A still further embodiment of this invention resides in a polymerization process. In this process olefins having 2 to 10 carbon atoms are polymerized by contacting these olefins, preferably in the presence of a diluent, with the catalyst defined above under polymerization conditions.
The olefins that can be polymerized in accordance with the process of this invention include ethylene, propylene, 1-butene, 1-pentene, 1-hexene, 1-heptene, 1-octene, 1-nonene and 1-decene. The polymerization process is particularly applicable to ethylene, propylene, and to mixtures of ethylene and a small quantity of a comonomer having 3 to 10 carbon atoms. A preferred comonomer for this process is a mono-1-olefin having 3 to 10 carbon atoms, particularly 1-butene and 1-hexene.
Typical polymerization conditions are chosen so that the diluent and monomer remain in the liquid phase and are therefore primarily dependent upon the monomer and diluent employed. Ranges for the polymerization conditions are given following:
Polymerization temperatures about 60° to about 350° F. (15° to 177° C.)
Pressure about 10 to about 1000 psia (0.069 to 6.9 MPa) The polymerization is as always carried out in the absence of catalyst poisons and other ingredients detrimental to the polymerization itself. Particularly the polymerization is carried out in the absence of free oxygen and in the absence of water. Nitrogen and other inert gases can be used to protect the reaction and also to dilute and convey the olefin to the polymerization reactor.
The following examples are given to further illustrate the invention without undue limitation of its scope.
Into a 500 mL round bottom flask equipped with a magnetic stirrer and a reflux column there were placed 3.8 mL (4.0 g) of zirconium n-butoxide-butanol complex Zr(O-n-C4 H9)4.(n-C4 H9 OH) and 4.2 mL (4.0 g) of titanium tetraisopropoxide in 350 mL n-hexane. To this solution 25 mL of a 1.12 N (0.56 molar) solution of dibutylmagnesium in a mixture of isoparaffins containing 8 or 9 carbon atoms (Isopar E commercially available from Exxon Co., see Pat. No. 4,198,315, the examples) were added. A dark green solution resulted. To this solution 20 mL of titanium tetrachloride was slowly added. Immediately precipitation occurred. The mixture was refluxed one and one-half hours, cooled, and the mother liquor decanted. The precipitate was washed once with n-hexane and twice with n-pentane, using about 50 mL portions of hydrocarbon per wash. The resulting product was dried over a warm water bath. 10.5 g of a light tan solid were recovered.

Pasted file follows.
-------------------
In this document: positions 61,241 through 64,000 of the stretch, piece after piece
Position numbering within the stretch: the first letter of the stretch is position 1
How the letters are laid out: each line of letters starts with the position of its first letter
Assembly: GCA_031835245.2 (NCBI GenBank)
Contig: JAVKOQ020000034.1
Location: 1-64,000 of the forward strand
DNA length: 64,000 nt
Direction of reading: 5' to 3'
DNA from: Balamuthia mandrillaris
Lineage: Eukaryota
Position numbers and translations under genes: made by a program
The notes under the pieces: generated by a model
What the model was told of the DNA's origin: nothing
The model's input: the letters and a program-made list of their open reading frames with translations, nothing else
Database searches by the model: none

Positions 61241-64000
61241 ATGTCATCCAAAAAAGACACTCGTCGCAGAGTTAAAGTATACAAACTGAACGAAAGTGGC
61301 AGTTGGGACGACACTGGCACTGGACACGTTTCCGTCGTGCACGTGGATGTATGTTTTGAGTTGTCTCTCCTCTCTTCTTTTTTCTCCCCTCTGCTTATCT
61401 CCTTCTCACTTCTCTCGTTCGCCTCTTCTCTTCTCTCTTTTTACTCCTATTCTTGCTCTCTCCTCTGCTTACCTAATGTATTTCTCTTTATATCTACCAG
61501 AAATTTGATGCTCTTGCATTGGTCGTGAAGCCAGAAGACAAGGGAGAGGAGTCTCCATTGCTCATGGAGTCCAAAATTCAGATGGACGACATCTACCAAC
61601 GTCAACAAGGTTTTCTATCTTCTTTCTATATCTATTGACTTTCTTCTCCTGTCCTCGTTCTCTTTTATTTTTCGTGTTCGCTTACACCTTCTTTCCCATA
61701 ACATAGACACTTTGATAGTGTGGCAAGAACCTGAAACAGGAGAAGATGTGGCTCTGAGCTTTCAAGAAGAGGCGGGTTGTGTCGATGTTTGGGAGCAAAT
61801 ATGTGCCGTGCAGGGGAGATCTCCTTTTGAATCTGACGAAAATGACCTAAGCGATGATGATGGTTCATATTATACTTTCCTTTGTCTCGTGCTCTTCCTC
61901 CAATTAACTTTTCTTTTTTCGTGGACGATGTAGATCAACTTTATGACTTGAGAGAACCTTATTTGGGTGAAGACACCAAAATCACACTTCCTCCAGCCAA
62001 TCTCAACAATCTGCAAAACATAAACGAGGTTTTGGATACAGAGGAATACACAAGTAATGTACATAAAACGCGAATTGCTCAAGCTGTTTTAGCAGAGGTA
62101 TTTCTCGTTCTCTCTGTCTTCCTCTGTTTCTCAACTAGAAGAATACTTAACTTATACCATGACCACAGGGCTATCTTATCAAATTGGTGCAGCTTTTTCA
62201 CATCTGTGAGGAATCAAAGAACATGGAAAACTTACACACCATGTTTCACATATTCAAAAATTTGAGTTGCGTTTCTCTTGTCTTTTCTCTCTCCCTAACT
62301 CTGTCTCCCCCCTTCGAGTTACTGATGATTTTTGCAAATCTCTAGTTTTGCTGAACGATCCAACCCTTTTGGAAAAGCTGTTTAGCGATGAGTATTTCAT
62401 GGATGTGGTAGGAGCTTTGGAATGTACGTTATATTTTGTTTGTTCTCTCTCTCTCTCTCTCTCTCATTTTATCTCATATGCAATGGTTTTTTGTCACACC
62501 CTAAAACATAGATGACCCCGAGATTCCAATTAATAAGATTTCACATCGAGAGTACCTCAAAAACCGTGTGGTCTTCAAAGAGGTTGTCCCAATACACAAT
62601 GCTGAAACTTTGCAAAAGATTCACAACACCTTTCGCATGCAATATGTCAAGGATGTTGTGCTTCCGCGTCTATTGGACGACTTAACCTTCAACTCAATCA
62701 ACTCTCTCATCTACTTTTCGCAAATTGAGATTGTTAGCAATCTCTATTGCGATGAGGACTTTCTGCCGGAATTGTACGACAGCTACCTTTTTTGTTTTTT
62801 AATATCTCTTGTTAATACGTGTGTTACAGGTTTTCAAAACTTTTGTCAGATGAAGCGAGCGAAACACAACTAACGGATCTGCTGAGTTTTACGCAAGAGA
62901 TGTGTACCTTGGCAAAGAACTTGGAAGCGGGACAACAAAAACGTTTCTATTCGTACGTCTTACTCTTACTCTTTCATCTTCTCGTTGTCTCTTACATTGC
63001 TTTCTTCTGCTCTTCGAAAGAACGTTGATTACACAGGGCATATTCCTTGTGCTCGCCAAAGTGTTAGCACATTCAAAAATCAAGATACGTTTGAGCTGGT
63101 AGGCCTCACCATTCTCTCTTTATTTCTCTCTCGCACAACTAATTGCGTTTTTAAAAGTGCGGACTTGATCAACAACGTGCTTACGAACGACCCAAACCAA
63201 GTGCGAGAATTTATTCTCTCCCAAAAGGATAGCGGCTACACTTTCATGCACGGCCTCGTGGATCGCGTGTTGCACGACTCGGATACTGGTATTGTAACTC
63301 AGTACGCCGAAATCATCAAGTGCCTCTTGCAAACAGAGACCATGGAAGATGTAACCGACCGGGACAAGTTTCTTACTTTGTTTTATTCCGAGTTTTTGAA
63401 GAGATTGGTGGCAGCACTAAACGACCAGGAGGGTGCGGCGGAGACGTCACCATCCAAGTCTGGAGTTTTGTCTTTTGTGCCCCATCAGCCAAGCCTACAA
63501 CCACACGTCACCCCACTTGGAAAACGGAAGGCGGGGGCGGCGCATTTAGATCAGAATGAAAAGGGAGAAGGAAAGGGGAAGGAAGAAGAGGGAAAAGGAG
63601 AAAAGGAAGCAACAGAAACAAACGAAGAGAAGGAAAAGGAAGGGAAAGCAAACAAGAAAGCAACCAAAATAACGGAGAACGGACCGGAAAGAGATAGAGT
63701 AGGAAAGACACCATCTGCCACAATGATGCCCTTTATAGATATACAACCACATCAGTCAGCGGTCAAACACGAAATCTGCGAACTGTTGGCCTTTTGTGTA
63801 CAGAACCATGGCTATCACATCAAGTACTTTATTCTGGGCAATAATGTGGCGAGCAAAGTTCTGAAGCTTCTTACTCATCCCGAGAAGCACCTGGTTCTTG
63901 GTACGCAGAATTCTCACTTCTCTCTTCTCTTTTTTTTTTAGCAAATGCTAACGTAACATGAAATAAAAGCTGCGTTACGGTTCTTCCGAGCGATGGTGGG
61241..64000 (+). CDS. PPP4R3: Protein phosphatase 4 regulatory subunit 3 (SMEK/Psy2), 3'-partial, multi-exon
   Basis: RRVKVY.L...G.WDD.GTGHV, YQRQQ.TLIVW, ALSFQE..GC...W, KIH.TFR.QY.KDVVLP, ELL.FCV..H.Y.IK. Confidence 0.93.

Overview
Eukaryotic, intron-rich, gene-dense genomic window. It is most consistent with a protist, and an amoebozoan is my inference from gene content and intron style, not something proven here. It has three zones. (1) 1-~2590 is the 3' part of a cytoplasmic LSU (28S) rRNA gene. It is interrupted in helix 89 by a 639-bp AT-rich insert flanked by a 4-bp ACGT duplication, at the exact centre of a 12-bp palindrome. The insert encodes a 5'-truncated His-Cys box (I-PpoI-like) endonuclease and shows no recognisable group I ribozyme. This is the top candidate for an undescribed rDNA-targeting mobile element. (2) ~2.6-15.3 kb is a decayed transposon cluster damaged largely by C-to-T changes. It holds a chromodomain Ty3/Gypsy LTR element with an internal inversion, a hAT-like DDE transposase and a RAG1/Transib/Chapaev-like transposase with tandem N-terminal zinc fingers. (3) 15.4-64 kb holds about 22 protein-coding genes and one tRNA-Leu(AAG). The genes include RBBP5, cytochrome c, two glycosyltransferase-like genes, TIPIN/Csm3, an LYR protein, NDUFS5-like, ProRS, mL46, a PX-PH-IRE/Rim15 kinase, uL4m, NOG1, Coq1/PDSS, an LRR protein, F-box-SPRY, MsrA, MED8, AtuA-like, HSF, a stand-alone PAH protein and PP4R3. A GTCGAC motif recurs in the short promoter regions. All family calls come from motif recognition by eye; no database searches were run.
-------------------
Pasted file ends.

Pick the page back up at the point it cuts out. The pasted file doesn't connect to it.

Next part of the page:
Into a 500 mL round-bottom flask containing about 350 mL of n-hexane, 2.1 mL (2.0 g) of titanium tetraiosopropoxide was added. To this solution 50 mL of the 0.56 M dibutylmagnesium reagent was added. The solution turned green and then brown. The color was too intense to determine if a precipitate had formed. Slowly 20 mL of titanium tetrachloride was added. The solution was refluxed for one hour and cooled. Since the solid did not settle, the solvent was evaporated to dryness. 15.7 g of a brown solid were recovered.
Into a 500 mL round-bottom flask 3.0 mL of the same zirconium tetra-n-butoxide-butanol complex in an n-hexane solution as used in Example I were placed. The zirconium butoxide-alcohol complex is sold by the Thiokol Corp., Ventron Div., Danvers, Mass. To this solution 50 mL of dibutylmagnesium (0.56 molar in Isopar E, see Example I) was added. The solution turned deep red with no visible sign of precipitation. To this red solution 6.0 mL of titanium tetrachloride was slowly added. A brown solid precipitate formed immediately. The flask was refluxed for one hour. The precipitate did not settle out and the solvent was evaporated using a heating mantle and finally a warm water bath. The solid yellow was 10.1 g.
A one gallon autoclave was charged with 2 L of isobutane, 0.0180 g of the catalyst produced in Example I, and 3.0 mL of a 15 weight percent triethylaluminum solution in n-heptane. The quantity of triethylaluminum was equivalent to about 3 millimoles triethylaluminum. The autoclave was closed and the contents were brought up to a temperature of approximately 70° C. Thereafter, ethylene was passed into the reactor at a partial pressure of 100 psi. The polymerization was allowed to contain for one hour. Thereafter, the ethylene was turned off and the autoclave was vented. 146 g of solid polymer product was obtained. This amounted to a productivity of 8.11 kg polymer/g catalyst/hr.